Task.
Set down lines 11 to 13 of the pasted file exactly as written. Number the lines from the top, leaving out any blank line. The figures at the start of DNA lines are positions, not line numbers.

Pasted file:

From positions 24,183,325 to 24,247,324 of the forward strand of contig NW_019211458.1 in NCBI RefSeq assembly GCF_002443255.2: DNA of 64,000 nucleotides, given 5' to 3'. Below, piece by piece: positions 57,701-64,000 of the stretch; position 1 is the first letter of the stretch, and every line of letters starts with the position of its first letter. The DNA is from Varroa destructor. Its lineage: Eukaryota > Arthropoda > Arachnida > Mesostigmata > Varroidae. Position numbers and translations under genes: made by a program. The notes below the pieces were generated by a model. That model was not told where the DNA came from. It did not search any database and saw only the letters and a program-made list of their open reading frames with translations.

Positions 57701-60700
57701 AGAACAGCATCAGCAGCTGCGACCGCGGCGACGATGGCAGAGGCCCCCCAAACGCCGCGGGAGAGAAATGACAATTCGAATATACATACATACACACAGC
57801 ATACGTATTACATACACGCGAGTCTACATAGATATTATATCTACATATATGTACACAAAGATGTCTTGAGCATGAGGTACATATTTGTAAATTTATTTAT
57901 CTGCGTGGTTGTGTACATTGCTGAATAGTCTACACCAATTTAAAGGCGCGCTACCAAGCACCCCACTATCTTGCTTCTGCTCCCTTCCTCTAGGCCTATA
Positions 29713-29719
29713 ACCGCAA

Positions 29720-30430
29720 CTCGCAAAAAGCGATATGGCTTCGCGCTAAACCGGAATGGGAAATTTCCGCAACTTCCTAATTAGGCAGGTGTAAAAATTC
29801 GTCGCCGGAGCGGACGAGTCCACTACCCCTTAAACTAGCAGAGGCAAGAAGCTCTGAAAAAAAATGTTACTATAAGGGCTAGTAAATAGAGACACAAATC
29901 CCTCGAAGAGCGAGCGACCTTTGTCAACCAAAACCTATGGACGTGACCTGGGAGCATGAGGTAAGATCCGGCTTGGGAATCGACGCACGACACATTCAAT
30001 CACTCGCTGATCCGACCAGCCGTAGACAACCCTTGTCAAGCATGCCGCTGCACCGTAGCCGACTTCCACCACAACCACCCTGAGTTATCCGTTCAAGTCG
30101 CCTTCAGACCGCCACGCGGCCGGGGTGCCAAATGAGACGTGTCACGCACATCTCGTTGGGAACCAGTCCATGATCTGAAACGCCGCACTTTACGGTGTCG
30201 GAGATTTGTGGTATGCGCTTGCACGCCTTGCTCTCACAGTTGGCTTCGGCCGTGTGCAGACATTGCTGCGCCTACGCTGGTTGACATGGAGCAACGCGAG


29901 CCTCGAAGAGCGAGCGACCTTTGTCAACCAAAACCTATGGACGTGACCTGGGAGCATGAGGTAAGATCCGGCTTGGGAATCGACGCACGACACATTCAAT
30001 CACTCGCTGATCCGACCAGCCGTAGACAACCCTTGTCAAGCATGCCGCTGCACCGTAGCCGACTTCCACCACAACCACCCTGAGTTATCCGTTCAAGTCG
30101 CCTTCAGACCGCCACGCGGCCGGGGTGCCAAATGAGACGTGTCACGCACATCTCGTTGGGAACCAGTCCATGATCTGAAACGCCGCACTTTACGGTGTCG